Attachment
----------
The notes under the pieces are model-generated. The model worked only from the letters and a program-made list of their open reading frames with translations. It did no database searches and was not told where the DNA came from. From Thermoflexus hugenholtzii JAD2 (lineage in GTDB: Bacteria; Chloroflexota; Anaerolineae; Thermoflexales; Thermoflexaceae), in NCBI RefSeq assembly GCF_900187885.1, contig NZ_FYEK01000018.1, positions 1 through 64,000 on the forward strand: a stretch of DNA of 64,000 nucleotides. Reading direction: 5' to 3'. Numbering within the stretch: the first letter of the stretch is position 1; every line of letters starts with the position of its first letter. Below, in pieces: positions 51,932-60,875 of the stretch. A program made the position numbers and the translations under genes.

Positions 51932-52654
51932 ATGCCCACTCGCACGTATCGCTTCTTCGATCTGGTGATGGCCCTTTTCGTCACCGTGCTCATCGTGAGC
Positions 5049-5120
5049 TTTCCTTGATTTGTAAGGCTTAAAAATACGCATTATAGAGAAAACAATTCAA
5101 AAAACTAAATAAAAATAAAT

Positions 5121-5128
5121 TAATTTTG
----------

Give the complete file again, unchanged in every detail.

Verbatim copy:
The notes under the pieces are model-generated. The model worked only from the letters and a program-made list of their open reading frames with translations. It did no database searches and was not told where the DNA came from. From Thermoflexus hugenholtzii JAD2 (lineage in GTDB: Bacteria; Chloroflexota; Anaerolineae; Thermoflexales; Thermoflexaceae), in NCBI RefSeq assembly GCF_900187885.1, contig NZ_FYEK01000018.1, positions 1 through 64,000 on the forward strand: a stretch of DNA of 64,000 nucleotides. Reading direction: 5' to 3'. Numbering within the stretch: the first letter of the stretch is position 1; every line of letters starts with the position of its first letter. Below, in pieces: positions 51,932-60,875 of the stretch. A program made the position numbers and the translations under genes.

Positions 51932-52654
51932 ATGCCCACTCGCACGTATCGCTTCTTCGATCTGGTGATGGCCCTTTTCGTCACCGTGCTCATCGTGAGC
Positions 5049-5120
5049 TTTCCTTGATTTGTAAGGCTTAAAAATACGCATTATAGAGAAAACAATTCAA
5101 AAAACTAAATAAAAATAAAT

Positions 5121-5128
5121 TAATTTTG